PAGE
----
Activists demand LPG chambers for cremation

Mar 25, 2013, 07:19 IST | Richa Pinto

With growing concerns over environmental issues, NCP's youth wing in Kharghar asks CIDCO to install LPG fire chambers for cremation

Members of the Nationalist Youth Congress Party- Kharghar recently submitted a letter to the City and Industrial Development Corporation (CIDCO) demanding the setting up of Liquefied Petroleum Gas (LPG) fire chambers for cremation. According to the members, this initiative will benefit the environment and help reduce the use of wood, which is normally required to burn dead bodies.

Kharghar crematorium
Crematorium in sector 14, Kharghar supports the use of wood for cremation. NCP’s youth wing in Kharghar has asked CIDCO to install LPG fire chambers to reduce damage to the environment

Kiran Patil, president of the youth wing said, “The burning of large amounts of wood causes a rise in the pollution levels. This in turn causes a number of diseases among residents. In areas like Dombivli, the installation of LPG fire chambers for cremation has brought a lot of relief to the locals.”

Patil further added that the use of LPG would also cut down on the cost, making it economical for NGOs, who often end up spending a lot of money for the cremation of terminally ill patients. Mohan Ninawe, public relation officer at CIDCO confirmed that the delegation had submitted a letter to the authorities.

However, environment enthusiasts from Kharghar are of the opinion that the setting up of an electric crematorium will be a better option. Ardent environmentalist and Convener of Aam Aadmi Party, Ravi Srivastava said, “It cannot be denied that air pollution is caused because of the burning of dead bodies. It should be ensured that the height of the chimney is greater than the regular one.” Srivastava, a Kharghar resident, added that such facilities should be away from residential areas.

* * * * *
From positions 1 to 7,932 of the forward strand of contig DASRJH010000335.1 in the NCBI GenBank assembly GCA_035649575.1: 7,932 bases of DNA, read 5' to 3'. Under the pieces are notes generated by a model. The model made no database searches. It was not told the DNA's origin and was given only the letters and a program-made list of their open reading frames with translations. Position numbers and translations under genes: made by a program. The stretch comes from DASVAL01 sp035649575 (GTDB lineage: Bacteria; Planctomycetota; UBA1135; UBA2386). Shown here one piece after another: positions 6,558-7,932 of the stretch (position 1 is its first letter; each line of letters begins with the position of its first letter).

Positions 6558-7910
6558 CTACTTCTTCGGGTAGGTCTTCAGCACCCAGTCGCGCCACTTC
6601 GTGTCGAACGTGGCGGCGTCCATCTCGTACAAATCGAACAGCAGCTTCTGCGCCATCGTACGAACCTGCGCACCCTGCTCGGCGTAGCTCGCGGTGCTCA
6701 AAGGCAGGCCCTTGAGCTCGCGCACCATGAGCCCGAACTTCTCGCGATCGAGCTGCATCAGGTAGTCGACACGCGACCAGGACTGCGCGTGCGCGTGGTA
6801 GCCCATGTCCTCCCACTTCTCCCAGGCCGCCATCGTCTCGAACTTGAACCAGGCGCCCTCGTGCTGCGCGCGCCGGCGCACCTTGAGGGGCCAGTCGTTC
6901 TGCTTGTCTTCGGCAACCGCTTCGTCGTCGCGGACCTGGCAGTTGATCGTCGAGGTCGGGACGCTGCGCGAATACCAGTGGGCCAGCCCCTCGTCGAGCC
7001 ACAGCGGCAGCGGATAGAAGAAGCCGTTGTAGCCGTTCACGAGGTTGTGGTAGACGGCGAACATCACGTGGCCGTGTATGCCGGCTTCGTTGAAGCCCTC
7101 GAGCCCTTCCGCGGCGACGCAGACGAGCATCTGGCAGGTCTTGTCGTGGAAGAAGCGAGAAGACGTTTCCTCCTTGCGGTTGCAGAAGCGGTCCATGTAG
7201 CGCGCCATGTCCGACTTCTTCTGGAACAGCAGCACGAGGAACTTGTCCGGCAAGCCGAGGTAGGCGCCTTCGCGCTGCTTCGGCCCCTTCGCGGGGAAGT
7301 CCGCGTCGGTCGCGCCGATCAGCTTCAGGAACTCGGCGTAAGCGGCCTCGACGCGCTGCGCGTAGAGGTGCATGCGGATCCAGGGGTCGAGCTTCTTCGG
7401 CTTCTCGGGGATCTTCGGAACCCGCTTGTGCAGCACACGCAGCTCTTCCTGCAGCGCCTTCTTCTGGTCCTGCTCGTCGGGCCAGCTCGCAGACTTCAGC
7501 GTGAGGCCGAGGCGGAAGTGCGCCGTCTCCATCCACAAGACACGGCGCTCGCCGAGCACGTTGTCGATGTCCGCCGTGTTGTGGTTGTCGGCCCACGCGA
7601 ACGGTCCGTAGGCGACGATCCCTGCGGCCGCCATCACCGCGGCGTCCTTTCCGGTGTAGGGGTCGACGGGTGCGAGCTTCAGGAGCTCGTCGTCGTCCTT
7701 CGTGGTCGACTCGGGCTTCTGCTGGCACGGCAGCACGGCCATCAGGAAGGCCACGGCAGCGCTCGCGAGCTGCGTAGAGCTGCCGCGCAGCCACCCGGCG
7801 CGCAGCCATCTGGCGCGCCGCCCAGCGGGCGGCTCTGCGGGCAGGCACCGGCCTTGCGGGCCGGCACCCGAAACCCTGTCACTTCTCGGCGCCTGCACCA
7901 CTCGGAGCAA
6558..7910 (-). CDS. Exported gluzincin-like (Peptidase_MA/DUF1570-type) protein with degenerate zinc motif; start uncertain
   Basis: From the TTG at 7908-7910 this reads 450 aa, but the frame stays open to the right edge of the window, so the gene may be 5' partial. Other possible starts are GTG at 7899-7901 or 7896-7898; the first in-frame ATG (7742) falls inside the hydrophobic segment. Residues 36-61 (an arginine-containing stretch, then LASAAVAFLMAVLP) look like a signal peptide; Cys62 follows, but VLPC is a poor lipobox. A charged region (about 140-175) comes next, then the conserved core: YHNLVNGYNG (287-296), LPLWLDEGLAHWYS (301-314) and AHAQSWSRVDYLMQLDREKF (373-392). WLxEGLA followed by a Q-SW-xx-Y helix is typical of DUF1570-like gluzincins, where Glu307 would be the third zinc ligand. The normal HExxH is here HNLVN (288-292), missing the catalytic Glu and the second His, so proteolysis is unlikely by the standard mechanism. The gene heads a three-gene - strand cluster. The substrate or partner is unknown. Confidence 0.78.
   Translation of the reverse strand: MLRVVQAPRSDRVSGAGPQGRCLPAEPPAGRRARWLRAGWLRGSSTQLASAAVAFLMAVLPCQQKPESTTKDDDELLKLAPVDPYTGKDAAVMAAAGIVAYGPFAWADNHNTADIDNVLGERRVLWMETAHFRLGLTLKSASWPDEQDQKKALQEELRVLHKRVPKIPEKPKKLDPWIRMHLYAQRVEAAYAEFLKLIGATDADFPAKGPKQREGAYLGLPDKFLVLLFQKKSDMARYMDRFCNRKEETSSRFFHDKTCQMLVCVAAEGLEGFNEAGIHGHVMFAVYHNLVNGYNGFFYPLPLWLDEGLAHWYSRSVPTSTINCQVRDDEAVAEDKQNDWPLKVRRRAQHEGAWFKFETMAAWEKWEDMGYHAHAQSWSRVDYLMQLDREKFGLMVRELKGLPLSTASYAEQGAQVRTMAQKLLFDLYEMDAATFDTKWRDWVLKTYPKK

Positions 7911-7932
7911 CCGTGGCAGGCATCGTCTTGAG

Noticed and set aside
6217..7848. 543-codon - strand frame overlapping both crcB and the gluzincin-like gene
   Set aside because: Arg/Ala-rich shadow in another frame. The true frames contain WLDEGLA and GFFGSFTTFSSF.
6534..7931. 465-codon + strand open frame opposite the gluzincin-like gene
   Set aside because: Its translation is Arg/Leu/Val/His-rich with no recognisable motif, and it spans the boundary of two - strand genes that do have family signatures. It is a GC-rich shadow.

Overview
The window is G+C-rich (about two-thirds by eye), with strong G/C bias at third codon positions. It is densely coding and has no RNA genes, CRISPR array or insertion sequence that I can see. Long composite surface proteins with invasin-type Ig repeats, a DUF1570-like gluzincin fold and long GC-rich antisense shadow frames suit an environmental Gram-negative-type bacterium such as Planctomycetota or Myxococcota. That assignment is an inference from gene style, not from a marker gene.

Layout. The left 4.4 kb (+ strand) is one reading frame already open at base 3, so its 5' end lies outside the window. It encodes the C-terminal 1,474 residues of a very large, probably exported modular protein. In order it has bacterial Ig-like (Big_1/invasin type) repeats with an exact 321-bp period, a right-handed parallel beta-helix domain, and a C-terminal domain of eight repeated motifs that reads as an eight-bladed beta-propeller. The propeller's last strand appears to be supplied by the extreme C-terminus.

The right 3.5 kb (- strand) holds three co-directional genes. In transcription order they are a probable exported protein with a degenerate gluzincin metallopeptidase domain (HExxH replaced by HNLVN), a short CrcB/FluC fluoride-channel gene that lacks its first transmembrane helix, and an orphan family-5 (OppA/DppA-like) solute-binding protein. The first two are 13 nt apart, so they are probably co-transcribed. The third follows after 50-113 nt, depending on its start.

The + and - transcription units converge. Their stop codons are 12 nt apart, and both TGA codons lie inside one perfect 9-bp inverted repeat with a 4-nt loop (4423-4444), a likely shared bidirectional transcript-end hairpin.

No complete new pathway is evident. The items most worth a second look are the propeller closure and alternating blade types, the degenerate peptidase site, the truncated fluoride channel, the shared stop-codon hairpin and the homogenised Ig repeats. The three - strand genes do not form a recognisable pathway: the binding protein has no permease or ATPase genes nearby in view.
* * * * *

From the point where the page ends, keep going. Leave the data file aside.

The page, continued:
Members of NCP’s youth wing said that they would follow up on the issue of the LPG crematorium until some concrete action is seen. Currently, the crematorium in Kharghar is at sector 14. Another environmental afficionado from the area, Dr Tarin Mithel also asserted the need for the installation of an electrical crematorium. “LPG crematorium would definitely help in reducing felling of trees, besides causing a reduction in the amount of pollution in the area,” concluded Dr Mithel.

On the other hand, Dr YB Sontakke, regional officer of Maharashtra Pollution Control Board, Navi Mumbai said that this could be a logical move. “But while doing so, the sentiments of the people should not be hurt. There are many people who prefer the traditional way of burning and may not agree to such a setting,” Sontake said.

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